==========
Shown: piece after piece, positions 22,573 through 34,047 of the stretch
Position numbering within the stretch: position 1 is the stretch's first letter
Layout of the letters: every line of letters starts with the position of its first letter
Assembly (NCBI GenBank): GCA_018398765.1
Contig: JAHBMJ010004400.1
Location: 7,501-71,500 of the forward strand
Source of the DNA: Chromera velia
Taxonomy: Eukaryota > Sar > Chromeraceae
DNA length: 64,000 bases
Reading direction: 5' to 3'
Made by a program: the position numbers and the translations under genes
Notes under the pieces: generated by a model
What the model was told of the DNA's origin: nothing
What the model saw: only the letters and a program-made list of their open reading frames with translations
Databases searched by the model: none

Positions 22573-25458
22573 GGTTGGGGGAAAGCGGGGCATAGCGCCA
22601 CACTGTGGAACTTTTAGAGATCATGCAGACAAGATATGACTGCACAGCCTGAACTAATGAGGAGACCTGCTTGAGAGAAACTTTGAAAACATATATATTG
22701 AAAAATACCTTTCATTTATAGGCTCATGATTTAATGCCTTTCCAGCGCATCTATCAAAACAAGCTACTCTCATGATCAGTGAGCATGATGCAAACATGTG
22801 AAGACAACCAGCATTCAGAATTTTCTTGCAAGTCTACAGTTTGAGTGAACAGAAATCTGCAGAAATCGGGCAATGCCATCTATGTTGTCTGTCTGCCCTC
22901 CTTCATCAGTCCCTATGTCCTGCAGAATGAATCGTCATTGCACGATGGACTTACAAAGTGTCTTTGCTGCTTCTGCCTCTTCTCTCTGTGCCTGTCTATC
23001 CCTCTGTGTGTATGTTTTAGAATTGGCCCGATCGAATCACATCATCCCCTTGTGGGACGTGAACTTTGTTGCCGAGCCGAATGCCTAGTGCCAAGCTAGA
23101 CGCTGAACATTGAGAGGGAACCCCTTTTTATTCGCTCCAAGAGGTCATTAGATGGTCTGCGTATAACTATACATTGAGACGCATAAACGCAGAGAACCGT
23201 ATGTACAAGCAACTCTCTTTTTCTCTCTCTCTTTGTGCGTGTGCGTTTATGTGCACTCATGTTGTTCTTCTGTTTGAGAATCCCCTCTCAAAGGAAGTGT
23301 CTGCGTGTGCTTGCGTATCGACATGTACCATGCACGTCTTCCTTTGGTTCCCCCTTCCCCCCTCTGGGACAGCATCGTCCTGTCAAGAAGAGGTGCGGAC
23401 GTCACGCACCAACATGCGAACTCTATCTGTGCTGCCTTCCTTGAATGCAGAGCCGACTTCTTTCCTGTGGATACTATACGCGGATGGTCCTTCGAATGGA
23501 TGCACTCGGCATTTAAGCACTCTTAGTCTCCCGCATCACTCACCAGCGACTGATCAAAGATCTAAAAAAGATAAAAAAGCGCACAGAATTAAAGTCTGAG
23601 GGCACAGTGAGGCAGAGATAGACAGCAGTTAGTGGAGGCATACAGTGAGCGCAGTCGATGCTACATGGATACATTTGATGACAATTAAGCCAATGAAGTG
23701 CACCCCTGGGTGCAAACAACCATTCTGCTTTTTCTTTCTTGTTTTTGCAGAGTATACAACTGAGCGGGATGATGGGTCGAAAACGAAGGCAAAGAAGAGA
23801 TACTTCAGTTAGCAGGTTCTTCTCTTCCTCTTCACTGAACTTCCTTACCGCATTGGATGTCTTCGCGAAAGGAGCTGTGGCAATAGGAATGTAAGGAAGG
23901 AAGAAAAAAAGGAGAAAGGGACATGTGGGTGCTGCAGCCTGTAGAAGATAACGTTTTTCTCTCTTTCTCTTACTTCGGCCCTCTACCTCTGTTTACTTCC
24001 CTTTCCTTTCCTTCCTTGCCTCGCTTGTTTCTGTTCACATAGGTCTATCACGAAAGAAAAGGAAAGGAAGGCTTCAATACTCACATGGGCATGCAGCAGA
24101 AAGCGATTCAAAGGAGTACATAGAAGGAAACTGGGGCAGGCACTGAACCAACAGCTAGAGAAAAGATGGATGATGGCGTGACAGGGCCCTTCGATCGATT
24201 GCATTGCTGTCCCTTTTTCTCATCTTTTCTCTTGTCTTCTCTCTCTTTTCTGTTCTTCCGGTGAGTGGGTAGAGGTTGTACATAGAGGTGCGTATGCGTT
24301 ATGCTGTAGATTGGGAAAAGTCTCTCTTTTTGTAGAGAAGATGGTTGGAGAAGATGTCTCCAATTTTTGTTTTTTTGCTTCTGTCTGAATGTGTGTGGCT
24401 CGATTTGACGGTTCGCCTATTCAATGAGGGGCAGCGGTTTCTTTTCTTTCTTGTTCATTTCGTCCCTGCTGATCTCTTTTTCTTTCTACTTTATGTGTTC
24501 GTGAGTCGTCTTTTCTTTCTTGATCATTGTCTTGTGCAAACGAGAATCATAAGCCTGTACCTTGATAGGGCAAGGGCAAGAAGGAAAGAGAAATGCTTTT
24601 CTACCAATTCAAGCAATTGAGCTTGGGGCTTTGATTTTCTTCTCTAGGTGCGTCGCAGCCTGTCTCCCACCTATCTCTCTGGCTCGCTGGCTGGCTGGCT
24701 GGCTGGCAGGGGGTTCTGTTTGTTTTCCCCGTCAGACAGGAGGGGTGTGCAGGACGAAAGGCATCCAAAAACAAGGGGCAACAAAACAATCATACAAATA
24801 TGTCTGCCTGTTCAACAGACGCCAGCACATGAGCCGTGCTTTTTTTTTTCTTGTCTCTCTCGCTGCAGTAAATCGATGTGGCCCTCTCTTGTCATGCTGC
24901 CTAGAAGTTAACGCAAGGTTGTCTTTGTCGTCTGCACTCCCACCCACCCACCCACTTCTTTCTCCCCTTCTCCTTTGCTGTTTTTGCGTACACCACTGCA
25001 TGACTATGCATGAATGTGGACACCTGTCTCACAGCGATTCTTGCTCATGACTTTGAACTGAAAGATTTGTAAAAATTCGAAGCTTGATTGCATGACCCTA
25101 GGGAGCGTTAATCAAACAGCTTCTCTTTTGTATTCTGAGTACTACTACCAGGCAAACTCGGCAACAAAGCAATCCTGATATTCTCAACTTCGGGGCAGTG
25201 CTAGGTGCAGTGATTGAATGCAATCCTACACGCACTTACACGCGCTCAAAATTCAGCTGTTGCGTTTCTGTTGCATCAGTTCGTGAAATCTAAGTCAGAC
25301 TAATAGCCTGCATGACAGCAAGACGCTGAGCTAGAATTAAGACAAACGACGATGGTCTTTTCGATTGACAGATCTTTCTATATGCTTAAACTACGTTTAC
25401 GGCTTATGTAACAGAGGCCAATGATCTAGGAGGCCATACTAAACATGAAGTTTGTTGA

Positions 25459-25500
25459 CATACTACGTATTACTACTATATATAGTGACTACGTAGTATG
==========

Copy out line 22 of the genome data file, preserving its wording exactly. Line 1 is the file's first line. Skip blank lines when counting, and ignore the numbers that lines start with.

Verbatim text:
23001 CCTCTGTGTGTATGTTTTAGAATTGGCCCGATCGAATCACATCATCCCCTTGTGGGACGTGAACTTTGTTGCCGAGCCGAATGCCTAGTGCCAAGCTAGA